New Project Aims at Saving Lives with Seat Belts and Child-Safety Restraints


The Spokane Regional Health District, Liberty Lake Police Department, Spokane County Sheriff's Office, and the City of Spokane Police Department, in partnership with area elementary schools are launching a new project aimed at improving compliance with Washington's Child Passenger Safety law.

Last year, during two separate emphasis patrols focusing on the law, many parents said they were confused about or didn't know that children up to age eight (or 4'9" tall) need to ride in boosters and that children up to age 13 must ride in the back seat, according to Washington law (RCW 46.61.687.).

Traffic crashes are one of the leading causes of death for Washington's children. In Spokane County, from 2002 through 2008, ten children ages 0-13 died and 54 children were seriously injured in car crashes. Many child passenger safety messages focus on protecting infants and toddlers and state statistics show that parents do a great job of buckling up infants and smaller children. But the focus starts to slack off as children get older.

Our message to parents is this: "Keep infants rear-facing as long as possible; keep smaller children in the five-point harness as long as possible; keep larger children in boosters until 4'9" tall and keep all kids in the back at least until age 13," said Marion Lee, project coordinator for the Spokane Regional Health District.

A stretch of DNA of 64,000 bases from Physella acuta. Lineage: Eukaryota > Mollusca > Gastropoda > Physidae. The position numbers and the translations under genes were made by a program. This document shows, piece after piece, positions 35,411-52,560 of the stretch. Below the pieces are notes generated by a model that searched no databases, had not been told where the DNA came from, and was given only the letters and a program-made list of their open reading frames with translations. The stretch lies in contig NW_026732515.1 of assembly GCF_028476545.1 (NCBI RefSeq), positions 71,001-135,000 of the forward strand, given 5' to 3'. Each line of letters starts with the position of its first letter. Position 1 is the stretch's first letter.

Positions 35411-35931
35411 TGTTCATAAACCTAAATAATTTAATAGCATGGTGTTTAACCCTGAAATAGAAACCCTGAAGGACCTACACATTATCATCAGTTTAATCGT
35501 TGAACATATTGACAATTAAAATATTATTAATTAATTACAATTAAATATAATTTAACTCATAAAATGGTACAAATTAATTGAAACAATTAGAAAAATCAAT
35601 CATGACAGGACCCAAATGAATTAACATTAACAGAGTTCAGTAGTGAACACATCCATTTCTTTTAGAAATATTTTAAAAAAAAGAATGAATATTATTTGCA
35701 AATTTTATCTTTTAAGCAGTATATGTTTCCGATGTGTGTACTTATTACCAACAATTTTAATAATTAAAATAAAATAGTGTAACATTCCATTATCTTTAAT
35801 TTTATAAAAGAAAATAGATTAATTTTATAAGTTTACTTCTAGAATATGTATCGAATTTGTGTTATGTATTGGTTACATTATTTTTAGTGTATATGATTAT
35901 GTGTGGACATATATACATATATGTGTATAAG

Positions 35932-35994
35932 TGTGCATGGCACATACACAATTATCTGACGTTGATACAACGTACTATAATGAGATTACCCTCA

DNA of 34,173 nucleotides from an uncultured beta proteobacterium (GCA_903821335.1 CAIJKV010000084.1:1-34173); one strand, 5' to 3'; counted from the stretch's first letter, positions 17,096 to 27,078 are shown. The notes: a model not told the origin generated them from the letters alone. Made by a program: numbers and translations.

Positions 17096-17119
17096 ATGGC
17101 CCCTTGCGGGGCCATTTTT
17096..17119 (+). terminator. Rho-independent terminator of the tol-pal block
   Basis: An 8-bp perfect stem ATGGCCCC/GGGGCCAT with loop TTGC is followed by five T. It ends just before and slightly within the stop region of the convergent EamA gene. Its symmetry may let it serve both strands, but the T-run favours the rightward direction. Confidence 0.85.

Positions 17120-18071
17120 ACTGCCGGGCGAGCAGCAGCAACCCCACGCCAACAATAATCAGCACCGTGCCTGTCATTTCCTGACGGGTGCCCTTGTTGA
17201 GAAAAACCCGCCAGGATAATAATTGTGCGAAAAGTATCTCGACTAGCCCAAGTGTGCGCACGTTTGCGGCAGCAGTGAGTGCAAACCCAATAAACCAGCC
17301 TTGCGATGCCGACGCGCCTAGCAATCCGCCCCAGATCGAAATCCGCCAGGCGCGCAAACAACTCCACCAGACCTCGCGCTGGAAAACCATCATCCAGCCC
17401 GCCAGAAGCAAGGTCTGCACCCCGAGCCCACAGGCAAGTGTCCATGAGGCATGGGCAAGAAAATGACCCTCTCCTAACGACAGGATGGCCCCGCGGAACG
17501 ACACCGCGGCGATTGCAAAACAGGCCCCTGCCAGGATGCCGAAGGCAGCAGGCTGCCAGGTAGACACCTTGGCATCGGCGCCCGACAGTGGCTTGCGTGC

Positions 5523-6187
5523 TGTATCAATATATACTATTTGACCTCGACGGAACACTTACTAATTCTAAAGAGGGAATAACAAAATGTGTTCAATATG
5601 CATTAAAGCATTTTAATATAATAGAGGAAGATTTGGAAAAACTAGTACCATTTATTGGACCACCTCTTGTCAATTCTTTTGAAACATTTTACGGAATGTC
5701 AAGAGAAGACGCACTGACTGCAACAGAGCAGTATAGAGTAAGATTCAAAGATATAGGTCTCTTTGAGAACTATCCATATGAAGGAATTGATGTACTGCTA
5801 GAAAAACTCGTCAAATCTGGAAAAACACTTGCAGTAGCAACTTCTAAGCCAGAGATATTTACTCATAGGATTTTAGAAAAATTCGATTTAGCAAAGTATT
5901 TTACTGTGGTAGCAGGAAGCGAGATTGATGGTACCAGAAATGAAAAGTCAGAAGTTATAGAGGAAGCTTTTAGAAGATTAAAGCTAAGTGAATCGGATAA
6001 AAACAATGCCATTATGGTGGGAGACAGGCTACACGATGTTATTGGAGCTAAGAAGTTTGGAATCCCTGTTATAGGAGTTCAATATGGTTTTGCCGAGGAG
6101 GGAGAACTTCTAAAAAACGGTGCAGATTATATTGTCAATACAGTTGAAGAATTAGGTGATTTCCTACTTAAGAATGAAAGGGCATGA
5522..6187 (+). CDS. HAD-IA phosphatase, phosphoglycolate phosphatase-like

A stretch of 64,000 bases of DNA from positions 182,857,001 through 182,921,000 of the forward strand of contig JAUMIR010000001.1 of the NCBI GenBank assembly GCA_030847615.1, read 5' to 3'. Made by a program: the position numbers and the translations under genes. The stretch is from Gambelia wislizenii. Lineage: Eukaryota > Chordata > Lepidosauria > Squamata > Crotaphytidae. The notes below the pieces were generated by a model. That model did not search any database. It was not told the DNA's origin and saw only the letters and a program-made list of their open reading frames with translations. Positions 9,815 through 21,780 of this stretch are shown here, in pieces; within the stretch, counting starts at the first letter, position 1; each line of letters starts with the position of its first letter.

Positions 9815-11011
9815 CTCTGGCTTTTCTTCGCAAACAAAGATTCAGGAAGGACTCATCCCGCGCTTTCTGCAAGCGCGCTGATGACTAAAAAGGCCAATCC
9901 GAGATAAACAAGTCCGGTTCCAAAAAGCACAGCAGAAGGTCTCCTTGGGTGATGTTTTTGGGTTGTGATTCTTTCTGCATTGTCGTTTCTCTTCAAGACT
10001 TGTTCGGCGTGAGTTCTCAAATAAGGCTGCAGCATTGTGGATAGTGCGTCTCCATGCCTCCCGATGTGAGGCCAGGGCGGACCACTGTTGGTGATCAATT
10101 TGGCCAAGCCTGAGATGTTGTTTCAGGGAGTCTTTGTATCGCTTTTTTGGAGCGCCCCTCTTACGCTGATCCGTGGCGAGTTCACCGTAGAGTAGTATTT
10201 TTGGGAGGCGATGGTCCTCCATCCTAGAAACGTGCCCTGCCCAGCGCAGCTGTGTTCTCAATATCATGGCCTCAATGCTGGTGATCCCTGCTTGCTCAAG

For this project, three elementary schools were chosen to participate in a contest that will take place the week of October 19th. Members of Safe Kids Spokane will conduct unannounced surveys to measure the level of compliance with Washington's Child Passenger Safety law, particularly as it applies to children under age 13 riding in the back seat. 

Midweek, City of Spokane Police Chief Anne Kirkpatrick, Liberty Lake Police Chief Brian Asmus, and Spokane County Sheriff Ozzie Knezovich will visit the schools and talk about roadway safety, the law, and will ask students and parents to sign a pledge form to stay in a booster until they are 4'9" and ride in the back seat until they are 13. Those who make the pledge will receive a small prize. 

At the end of the week, another surprise survey will be conducted and the school that shows the greatest improvement in complying with the law will receive a grand prize. This program is being funded by the Spokane Regional Health District and grant money from Washington Traffic Safety Commission. Four additional schools in the area will be surveyed to see what impact media coverage has on schools who are not involved in the contest.

"Our goal is to reduce injuries among children and save lives," said Dr. Joel McCullough, Health Officer for the Spokane Regional Health District. "By improving compliance with Washington's Child Passenger Safety law, we believe that lives will be saved."

Safe Kids Spokane, lead by the Spokane Regional Health District works to prevent unintentional childhood injury, the leading cause of death and disability to children ages 1 to 14.Safe Kids Spokane is a member of Safe Kids Worldwide, a global network of organizations dedicated to preventing unintentional injury.